Does Europe need a regional response to migration?

Does Europe need a regional response to migration?
Copyright  Karpov / SOS Mediterranee/Handout via REUTERS
Copyright  Karpov / SOS Mediterranee/Handout via REUTERS
By Alice Cuddy
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As France and Italy call for a more regional response to migration, we crunch the numbers on where migrants are actually going.


Italy is set to table a proposal to overhaul the European Union’s asylum and immigration policy later this year after a diplomatic spat broke out over the country’s refusal to allow a boat carrying hundreds of migrants to dock on its shores.

Italian President Giuseppe Conte announced the plans as he met with his French counterpart Emmanuel Macron in Paris on Friday, ending days of tension over Italy’s treatment of the 629 migrants on board the Aquarius rescue ship.

Ludovic Marin/Pool via Reuters

Macron had accused the Italian government of “cynicism and irresponsibility” for the decision to turn the vessel away, while Conte described France's position as “hypocritical”.

During a joint news conference on Friday, the two leaders agreed there needs to be a more regional response to migration.

“The proper response is European, but the existing European response is not adapted,” Macron said.

But how many migrants actually come to Italy? And how do the numbers of arrivals compare to other countries in Europe?

Italian arrivals

According to data from the International Organization for Migration (IOM), almost 469,000 migrants have arrived in Italy since 2015.

Between January and June 10 this year, more than 14,300 have arrived.

Italy's Interior Ministry released migration data this week, showing a major drop in arrivals so far this year, compared to previous years.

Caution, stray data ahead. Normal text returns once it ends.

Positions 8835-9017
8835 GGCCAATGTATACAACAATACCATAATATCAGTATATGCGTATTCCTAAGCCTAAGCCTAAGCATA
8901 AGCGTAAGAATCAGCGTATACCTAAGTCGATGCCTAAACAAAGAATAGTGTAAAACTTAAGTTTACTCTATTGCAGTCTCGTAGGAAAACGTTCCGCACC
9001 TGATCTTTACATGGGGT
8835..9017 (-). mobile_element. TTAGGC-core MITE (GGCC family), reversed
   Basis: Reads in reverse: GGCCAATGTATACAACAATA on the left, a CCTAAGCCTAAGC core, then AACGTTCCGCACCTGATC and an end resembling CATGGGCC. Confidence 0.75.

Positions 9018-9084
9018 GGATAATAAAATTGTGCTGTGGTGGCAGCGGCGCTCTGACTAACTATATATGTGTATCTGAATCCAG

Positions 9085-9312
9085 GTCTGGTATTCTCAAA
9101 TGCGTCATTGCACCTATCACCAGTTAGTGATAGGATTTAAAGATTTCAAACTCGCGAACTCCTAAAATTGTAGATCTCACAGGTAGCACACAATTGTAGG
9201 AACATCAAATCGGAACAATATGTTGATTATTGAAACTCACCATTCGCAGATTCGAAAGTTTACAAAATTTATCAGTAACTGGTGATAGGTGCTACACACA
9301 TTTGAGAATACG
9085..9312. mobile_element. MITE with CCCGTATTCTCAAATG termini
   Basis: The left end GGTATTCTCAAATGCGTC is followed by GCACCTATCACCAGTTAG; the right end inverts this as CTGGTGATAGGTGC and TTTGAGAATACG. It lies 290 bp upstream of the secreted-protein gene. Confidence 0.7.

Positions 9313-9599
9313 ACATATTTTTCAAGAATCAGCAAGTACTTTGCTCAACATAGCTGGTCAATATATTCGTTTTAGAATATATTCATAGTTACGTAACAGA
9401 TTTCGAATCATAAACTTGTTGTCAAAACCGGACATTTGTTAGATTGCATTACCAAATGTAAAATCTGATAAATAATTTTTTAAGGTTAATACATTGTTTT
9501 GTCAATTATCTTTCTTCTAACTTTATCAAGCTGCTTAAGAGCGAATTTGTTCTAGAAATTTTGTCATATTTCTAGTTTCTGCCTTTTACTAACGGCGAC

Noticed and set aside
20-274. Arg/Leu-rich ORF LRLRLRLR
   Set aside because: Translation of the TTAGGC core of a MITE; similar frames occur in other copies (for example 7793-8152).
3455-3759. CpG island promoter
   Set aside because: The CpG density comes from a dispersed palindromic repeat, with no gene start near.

Data from the IOM shows there were almost 80% fewer arrivals between January and May this year than in the same period in 2017.

Migrants in Italy typically come via Libya, having originally travelled from African countries such as Nigeria, Guinea, and the Ivory Coast.

The regional picture

Data shows that Italy receives a huge share of migrants arriving via Europe’s Mediterranean routes — the central Mediterranean route from Libya or Tunisia takes migrants to Italy or Malta; those travelling via the eastern route typically come via Egypt or Turkey and arrive in Greece, while those on the western route travel via Morocco to Spain.

There were around 181,436 migrant arrivals in Italy in 2016, compared to 176,906 in Greece and 14,558 in Spain.

In 2017, there were some 119,369 arrivals in Italy, 35,052 in Greece and 28,707 in Spain, while as of June 10 this year, there have been some 14,330 arrivals in Italy, compared to 17,883 in Greece and 11,792 in Spain.

Malta, which also denied entry to the Aquarius, has seen far fewer migrant arrivals, with 106 reported in 2015, 25 in 2016 and 23 in 2017, according to data from the UN refugee agency.

The IOM said it had been unable to find data on recent arrivals to France by sea, with the latest report showing 124 migrants landing in Corsica in 2010.

Do things need to change?

Under the EU’s asylum system, known as the Dublin Agreement, migrants hoping to apply for asylum must do so in the first country they enter.

Conte on Friday stressed that the agreement, which is currently under review, needs to change.


IOM spokesperson Leonard Doyle told Euronews the “numbers tell the story” of the migrant burden on countries like Italy.

“It’s really unfair….all countries should be stepping up to help out,” he said.

Doyle agreed with Conte that there should be a system through which there’s a “more equitable share” of asylum seekers among European countries.

Additional reporting by Sallyann Nicholls

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